The two artists strike a delicate balance between the animal and inanimate, the fantastic and the mundane. It's high-concept gig-postering -- art first, advertisement after.
The truth is Black and Seamans didn't set out to be gig-poster makers; they were musicians who also did art... or vice versa. Black's recently defunct math-punk band Everybell and Whistle is the subject of several posters in the show, while Seamans' playfully awkward Best Friends Forever has earned them the sweetest little cult following a band could hope to have. It was a natural progression for Landland to enter the world of music packaging; they've even gone so far as to release a couple of albums themselves, albeit under the insistent name "Landland is not a record label." Black explains that Landland does not want to be known for having a record label, per se, but they like the challenge afforded them by working in media other than gig-posters. And they intend to keep it up, Black says. "We want to strike a balance between doing things for ourselves and doing things for other people."
A little history: Black co-founded Landland back in 2007 with his good friend, locally renowned artist Matt Zaun. At that time, Seamans was working with them from a distance, as a sort of "on-call illustrator," while she moved around the country, playing with her band. But days before Seamans was supposed to move to San Francisco long-term, Zaun died suddenly in his sleep. The Landland studio had only been finished for a few months; Black was devastated. Under the circumstances, Seamans decided to move back to Minneapolis. "I didn't think he should be alone," Seamans said quietly, sitting across from Black on their beat up studio couch; the two exchange a look of the kind that only friends who have seen some shit can share. And yes -- since you're surely wondering -- they did date, many years ago, but that's ancient history. "We worked really hard to stay friends after that," Seamans explains; they both laugh.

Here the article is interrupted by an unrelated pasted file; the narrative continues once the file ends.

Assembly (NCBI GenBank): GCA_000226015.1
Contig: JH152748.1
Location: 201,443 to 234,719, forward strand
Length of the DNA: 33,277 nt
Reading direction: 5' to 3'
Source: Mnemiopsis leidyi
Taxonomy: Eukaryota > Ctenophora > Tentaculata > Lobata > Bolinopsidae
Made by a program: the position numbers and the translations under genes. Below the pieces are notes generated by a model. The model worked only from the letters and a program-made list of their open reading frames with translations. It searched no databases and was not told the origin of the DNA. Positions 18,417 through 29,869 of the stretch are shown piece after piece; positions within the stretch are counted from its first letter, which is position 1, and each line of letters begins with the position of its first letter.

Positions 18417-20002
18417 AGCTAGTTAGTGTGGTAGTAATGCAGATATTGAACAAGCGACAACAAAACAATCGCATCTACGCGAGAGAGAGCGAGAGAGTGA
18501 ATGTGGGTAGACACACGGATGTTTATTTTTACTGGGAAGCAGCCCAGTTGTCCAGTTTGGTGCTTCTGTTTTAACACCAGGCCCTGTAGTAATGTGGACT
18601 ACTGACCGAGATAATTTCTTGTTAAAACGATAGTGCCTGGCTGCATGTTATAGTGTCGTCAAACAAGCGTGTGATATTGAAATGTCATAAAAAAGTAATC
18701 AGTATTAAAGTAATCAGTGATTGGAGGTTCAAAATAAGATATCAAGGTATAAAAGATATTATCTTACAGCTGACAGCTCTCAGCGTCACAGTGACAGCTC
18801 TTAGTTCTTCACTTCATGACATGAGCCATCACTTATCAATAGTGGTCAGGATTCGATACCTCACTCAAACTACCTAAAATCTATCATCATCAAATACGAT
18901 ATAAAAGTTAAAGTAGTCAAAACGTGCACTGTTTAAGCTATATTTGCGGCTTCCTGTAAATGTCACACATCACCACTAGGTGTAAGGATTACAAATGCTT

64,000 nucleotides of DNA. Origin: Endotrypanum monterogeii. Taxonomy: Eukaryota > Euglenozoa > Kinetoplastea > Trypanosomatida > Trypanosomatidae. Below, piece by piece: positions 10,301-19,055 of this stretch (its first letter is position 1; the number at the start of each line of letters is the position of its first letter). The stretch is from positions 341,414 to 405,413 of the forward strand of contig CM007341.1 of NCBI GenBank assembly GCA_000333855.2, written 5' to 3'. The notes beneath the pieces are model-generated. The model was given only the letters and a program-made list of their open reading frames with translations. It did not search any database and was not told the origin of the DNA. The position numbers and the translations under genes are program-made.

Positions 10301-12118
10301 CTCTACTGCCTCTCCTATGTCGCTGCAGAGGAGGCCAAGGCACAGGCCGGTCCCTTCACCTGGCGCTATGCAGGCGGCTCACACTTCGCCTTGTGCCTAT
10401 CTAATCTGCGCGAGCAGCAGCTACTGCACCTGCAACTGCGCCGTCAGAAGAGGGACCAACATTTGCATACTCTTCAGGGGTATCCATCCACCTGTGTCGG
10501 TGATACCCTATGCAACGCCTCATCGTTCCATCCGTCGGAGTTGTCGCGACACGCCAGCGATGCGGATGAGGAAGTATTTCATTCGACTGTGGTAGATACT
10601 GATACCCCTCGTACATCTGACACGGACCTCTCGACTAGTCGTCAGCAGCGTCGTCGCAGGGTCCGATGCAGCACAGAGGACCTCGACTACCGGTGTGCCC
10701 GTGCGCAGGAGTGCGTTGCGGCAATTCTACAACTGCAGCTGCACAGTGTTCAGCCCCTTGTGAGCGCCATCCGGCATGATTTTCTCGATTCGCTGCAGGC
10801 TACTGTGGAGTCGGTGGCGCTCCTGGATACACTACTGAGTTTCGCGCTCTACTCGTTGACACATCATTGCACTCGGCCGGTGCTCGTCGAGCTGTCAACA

And now, in the spirit of the season, Landland is changing scenery. By this time next year, Black and Seamans will be settled in Pennsylvania (where Black's fiancée happens to be attending grad school). "We have sort of a nest, here," says Black. "The Twin Cities are, like, this oasis for the kind of work we're doing. We're heading to an 'island' where we don't know anyone. It'll be different."
In this way, Soft Targets is a sort of summation of the Midwest chapter in Landland's up-to-now very Midwestern history. In the meantime, Landland wants to make sure people know they're still around, and busier than ever: they just put out a split 12" LP of Nate Denver's Neck/Best Friends Forever; they're working on European tour posters for the group Why? (anticon records); they're getting ready for Flatstock, and have several books in the works.
That should keep them warm 'til spring.
Related exhibition details:
You can see Soft Targets: The Artwork of Landland at First Amendment Arts in Minneapolis through March 23.
About the author: Maggie Ryan Sandford is a writer based in St. Paul, Minnesota, with roots in Seattle and New York. In addition to her contributions to mnartists.org, she writes locally for the A.V. Club Twin Cities and the forthcoming Hmong Pages, nationally for ComedyCentral.com and mental_floss, and her creative writing has garnered attention from the Seattle's Richard Hugo House, National Public Radio, NYtimes.com, and mnartists.org's mnLIT series. Additionally, she hosts Trivia Mafia's Bingo Night (Tuesdays at Cork's Irish Pub), and her short film "The Nothing Room" will be out in April.